Maximum Takeoff Mass versus Operational Empty Mass
Figure 4.6. OEM versus MTOM
0 100,000 200,000 300,000 400,000 500,000 600,0
decreasing). In the midrange (i. e., 70- to 200-passenger class – single-aisle, narrow – body), the OEMF is around 0.56. At the higher end (i. e., more than 200 passengers – double-aisle, wide-body), it is leveling out at around 0.483; the MTOM is slightly more than twice the OEM. The decreasing trend of the weight fraction is due to better structural efficiencies achieved with larger geometries, the use of lighter material, and the more accurate design and manufacturing methods of more recent designs.
The OEM is a function of aircraft load experienced on both the ground and in the air, which depends on the MTOM. The load in the air is a result of aircraft speed-altitude capabilities, the maneuverability limit, and wind. A higher speed capability would increase the OEMF to retain structural integrity; however, the OEM would reflect the range capability for the design payload at the MTOM (see Figure 4.5). Payload and fuel load can be exchanged to reach the MTOM from the OEM.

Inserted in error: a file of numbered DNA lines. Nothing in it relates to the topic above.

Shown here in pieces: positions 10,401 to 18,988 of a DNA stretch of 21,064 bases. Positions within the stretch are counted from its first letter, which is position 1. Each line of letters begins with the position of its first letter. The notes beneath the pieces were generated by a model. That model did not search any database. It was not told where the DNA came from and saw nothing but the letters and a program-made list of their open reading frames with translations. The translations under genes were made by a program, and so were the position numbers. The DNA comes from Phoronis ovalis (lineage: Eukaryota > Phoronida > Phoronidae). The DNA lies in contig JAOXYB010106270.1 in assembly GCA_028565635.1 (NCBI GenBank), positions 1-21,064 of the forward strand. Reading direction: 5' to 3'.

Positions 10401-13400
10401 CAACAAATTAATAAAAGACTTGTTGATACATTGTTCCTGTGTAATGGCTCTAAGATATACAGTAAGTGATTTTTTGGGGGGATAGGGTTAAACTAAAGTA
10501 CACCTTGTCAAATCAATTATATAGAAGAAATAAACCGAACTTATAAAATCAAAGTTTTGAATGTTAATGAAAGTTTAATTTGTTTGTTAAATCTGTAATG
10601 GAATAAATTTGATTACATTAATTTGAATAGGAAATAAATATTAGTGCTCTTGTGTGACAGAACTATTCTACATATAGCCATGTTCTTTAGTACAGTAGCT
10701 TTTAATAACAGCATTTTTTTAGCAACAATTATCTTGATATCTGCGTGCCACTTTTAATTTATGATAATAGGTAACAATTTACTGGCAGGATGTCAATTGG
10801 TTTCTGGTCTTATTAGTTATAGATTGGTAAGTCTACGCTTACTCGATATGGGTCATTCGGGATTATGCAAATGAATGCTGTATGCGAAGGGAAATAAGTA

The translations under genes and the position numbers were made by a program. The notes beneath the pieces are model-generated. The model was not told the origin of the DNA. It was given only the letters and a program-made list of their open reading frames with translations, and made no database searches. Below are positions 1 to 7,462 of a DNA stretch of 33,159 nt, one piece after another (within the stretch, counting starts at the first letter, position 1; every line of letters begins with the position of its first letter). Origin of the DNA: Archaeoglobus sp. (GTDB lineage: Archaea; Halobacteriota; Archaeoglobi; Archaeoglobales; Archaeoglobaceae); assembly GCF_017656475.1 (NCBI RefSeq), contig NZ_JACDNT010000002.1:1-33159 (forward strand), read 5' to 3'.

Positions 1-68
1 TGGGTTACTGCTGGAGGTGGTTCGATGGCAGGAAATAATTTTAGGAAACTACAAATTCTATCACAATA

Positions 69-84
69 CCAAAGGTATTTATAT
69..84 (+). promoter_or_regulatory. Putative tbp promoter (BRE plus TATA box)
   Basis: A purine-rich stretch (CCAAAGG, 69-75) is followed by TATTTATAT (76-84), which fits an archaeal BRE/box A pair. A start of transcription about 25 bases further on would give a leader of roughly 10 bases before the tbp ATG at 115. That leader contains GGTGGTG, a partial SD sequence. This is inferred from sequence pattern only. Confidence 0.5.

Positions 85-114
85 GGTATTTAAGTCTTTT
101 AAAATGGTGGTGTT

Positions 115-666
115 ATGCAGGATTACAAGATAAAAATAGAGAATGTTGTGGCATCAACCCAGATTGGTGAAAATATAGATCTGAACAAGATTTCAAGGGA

Figure 4.6a is represented in higher resolution when it is plotted separately, as shown in Figure 4.6b for midrange-size aircraft. It also provides insight to the statistical relationship between the derivative aircraft of the Boeing 737 and Airbus 320 families. The approaches of the two companies are different. Boeing, which pioneered the idea, had to learn the approach to the family concept of design. The Boeing 737-100 was the baseline design, the smallest in the family. Its growth required corresponding growth in other aerostructures yet maintaining component commonality as much as possible. Conversely, Airbus learned from the Boeing experience: Their baseline aircraft was the A320, in the middle of the family. The elongated version became the A321 by plugging in constant cross-section fuselage sections in the front and aft of the wing, while retaining all other aerostructures. In the shortened versions, the A319 came before the even shorter A318, maintaining the philosophy of retaining component commonalities. The variants were not the optimized size, but they were substantially less costly, decreasing the DOC and providing a competitive edge.